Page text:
|A Brief History of Linbo Blueberry Farm
In 1940 at the end of the Great Depression and on the cusp of World War II, the farmhouse was built at the a “T” in the road and the blueberry field was planted in a spring fed natural bog. The blueberry cultivars planted were chosen to each ripen at different times to spread out the fruit production through out the summer. More importantly, the cultivars were chosen for fruit quality and taste. Thankfully, due to the long lifespan of the blueberry plants, we still have most of these first plants as the backbone for our present field.
Over the years, more plants have been added to the field, some expanding the field, some inter-planted in the field and some planted to replace dead plants. Unlike modern cultivars, which are grown for “shelf-life” and “ship-ability,” our farm the cultivars were chosen for taste and quality. The berries at our farm were more delicate requiring them to always be handpicked.
In the early 1960s, the farm “modernized.” A barn was raised and our “state-of-the-art” blueberry sorter was added. This stunning machine still chugs along, sorting the berries of our visitors.
The 70s brought the realization that farmland in the Puget Sound was being paved over at an ever growing rate. In 1979 King County voted to protect a fourth of its farmland. Even with this legislation King County lost over 50,000 acres of farmland between 1969 and 2000.
Pierce County has the same problems as King County but often ignores them. In 1985 Pierce County voters vote down a program to support farmland protection. Farms were being cut up and paved over, will continue to be cut up and paved over. In the early 90s our farm stopped. It had had a good 50-year run but the farmer had grown old and the world of farming had drastically changed. The farm was sold and cut up, like so many others. The natural bog that made this farm stunningly great for growing blueberries meant, unlike most farmland, the field couldn’t be paved over. We were lucky, but sadly between 1995 and 2004 Washington State lost 3,000 other farms.
|THEN AND NOW: The blueberry field
1940 picture from the US Corp of Engineering aerial survey of the Puyallup River
2007 picture from Google Earth
A new beginning
In 1998, we bought the farm and Linbo Blueberry Farm was started! It took a lot of work to bring the field back from abandonment but in the first year it was on the mend and we opened for our first U-pick season. That first season showed the amazing fruit the farm grew. A farm is a lot of work, in this modern globalized world there’s a lot of competition. What we have to offer is amazingly tasty fruit that can’t be mechanically picked, can’t be crated up and shipped across the country or across the world. For U-picking we have unique fruit to offer but there is more than just fruit to enjoy at the farm. The first season we started the tradition of playing classic music while picking.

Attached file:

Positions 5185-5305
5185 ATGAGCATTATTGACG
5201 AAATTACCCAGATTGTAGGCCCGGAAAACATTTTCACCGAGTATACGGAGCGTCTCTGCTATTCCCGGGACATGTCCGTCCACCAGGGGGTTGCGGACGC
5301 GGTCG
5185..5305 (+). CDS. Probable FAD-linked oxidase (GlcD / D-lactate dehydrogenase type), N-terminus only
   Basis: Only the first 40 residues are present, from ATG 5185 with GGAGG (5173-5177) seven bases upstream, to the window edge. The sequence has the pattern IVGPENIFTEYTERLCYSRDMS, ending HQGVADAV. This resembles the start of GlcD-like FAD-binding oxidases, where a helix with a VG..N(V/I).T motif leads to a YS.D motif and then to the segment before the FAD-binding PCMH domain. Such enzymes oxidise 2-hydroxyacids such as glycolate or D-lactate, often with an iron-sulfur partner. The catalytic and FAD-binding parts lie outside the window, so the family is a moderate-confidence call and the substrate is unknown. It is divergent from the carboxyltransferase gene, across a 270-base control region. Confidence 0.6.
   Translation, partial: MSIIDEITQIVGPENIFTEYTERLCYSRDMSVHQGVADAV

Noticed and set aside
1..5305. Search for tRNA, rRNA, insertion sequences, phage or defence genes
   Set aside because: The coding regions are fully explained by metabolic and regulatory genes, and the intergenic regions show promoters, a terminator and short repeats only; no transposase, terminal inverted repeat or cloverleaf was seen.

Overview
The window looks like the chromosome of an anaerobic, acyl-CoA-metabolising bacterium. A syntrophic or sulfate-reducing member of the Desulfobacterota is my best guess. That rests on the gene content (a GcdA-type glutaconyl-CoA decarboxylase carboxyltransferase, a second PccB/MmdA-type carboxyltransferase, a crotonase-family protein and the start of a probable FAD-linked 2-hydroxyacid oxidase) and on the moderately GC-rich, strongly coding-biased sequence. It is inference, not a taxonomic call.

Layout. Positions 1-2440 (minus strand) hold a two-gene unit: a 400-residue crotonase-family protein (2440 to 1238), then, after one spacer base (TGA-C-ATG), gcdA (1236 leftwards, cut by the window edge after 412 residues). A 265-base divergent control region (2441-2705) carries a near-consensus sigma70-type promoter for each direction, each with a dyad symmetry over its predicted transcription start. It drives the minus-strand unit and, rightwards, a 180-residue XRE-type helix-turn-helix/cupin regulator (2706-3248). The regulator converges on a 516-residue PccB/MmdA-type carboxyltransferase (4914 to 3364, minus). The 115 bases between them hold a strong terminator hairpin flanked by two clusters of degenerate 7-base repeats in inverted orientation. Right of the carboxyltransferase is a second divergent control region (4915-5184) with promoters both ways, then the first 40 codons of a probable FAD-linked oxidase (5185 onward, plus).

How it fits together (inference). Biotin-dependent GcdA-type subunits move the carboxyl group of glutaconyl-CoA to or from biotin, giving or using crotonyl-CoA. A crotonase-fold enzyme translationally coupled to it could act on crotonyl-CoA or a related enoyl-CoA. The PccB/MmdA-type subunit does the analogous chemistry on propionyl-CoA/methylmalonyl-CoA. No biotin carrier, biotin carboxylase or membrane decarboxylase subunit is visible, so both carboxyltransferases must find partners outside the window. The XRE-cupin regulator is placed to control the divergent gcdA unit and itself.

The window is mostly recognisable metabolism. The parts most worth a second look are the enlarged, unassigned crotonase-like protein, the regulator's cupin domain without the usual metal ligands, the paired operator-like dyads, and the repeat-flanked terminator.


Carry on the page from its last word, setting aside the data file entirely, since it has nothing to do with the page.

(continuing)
We depend on native bumblebees to pollinate our blueberry and want to help them as much as possible. To combat the decline in native pollinators due to the loss of farmland and the overuse of pesticides by growing urbanization, we have added native plant buffers and started yearly plantings of dahlias and sunflowers.
The hard job of keeping the farming got a little easier in 2001 as Pierce County passed the “Right to Farm” ordinance to protect all farming methods from encroaching houses and shops.
In 2002, we realized the history behind the blueberry field and its amazing fruit and old bushes. Our bushes came from an era when fruit quality was judged by taste (do this as you come to pick in our field) not how it looks on a shelf or how well is shipped. Sadly, the current markets of fruit and the available cultivars are driven this way. We don’t want to replace our great berries with what the market has to offer. So we have started to grow plants from our current field. We’ve had success with starting both seeds and cuttings and we may work on other methods to grow new plants.
In 2005 our only full time employee was added, Drift the farm dog. Before the 2008 season, Drift left this farm for the bigger one in the sky.
In the fall of 2008, Katie steps up to be the new farm dog.